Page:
Alaska: the NEW Frontier for International Politics?
While simultaneously being the state with the largest amount of land, some of the richest resources and a very centered location in North America’s connection to the Eurasian landmass, Alaska has the potential to be the stage of US-Russia, or even US-China, relations. On top of this, Alaska is the United State’s gate to the Arctic and all of the geopolitical tension it is currently holding. The Institute for Politics and Society has decided to interview the Honorable Kevin Meyer, Lieutenant Governor and Secretary of State of Alaska to grasp a better idea of how he views the current political climate around the globe and how the state of Alaska wants to be a leader within US foreign policy.
Throughout the change of federal administration from the Donald Trump Presidency to Joe Biden’s administration, Mr. Meyer pointed out that Alaska has seen mixed effects to which he seemed quite neutral about. On one hand, Meyer does not appreciate the Biden administrations’ efforts to limit climate change to the degree that it limits Alaskan private businesses’ ventures. Mr. Meyer honed in on the individualistic nature that is a proud feature to Alaska in the history of its admittance into the Union. At that time, the federal government decided that Alaska was resource-rich and could take care of itself as a state economically and be a benefit to the other contiguous states. Thus, the current Biden administration upsets many Alaskans whenever it limits their personal interests.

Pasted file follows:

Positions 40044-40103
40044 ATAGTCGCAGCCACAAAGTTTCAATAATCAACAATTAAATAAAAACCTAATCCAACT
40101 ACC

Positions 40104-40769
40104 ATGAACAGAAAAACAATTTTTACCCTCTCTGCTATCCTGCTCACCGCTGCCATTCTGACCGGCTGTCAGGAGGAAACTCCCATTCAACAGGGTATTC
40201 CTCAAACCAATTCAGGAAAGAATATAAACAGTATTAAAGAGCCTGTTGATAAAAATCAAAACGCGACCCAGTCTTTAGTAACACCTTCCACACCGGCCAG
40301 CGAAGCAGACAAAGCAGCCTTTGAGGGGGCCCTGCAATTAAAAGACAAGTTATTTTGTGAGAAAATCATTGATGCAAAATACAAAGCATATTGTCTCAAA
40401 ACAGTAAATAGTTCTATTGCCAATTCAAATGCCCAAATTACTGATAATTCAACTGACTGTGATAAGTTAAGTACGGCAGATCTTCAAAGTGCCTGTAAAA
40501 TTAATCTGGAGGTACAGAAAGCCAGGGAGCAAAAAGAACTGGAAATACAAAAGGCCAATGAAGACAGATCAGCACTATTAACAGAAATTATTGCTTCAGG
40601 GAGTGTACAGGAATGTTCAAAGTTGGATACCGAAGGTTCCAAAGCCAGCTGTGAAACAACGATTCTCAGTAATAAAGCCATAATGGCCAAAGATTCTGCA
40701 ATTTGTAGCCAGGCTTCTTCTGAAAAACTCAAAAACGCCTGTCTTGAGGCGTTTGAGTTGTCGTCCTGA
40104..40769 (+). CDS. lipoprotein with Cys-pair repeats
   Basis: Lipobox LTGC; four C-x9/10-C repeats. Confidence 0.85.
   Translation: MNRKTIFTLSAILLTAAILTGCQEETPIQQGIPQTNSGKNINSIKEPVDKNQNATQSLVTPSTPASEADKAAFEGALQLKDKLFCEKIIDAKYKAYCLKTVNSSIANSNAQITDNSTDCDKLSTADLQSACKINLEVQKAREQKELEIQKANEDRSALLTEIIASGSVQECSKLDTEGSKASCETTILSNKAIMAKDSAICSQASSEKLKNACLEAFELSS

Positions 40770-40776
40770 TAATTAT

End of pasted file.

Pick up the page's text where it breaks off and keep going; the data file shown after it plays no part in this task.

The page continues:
On the flipside of this, Mr. Meyer could appreciate the White House’s focus on the military build-up in Alaska when concerning foreign adversaries across the Pacific Ocean. Meyer deliberately stated that Alaska does not worry about said adversaries; however, a military presence in Alaska reassures the state that its precious yet vast resources are secure.
Concerning the recent administration change, Mr. Meyer acknowledged that Alaska did indeed vote for a second term with Donald Trump as president. Thus, Mr. Meyer showed an understanding that Alaska currently holds a small population and that most Alaskans voted for Trump mainly for his resource extraction policies – policies that bring Alaska lots of economic activity. Nevertheless, Mr. Meyer does not join some of his fellow party members in saying the mail-in ballots caused election fraud. However, he had instituted that Alaska would not allow full mail-in ballots for the federal and state elections of 2020. Ultimately, Mr. Meyer signalled that he is open to the Biden administration and hopes that it will keep Alaskan interests at heart.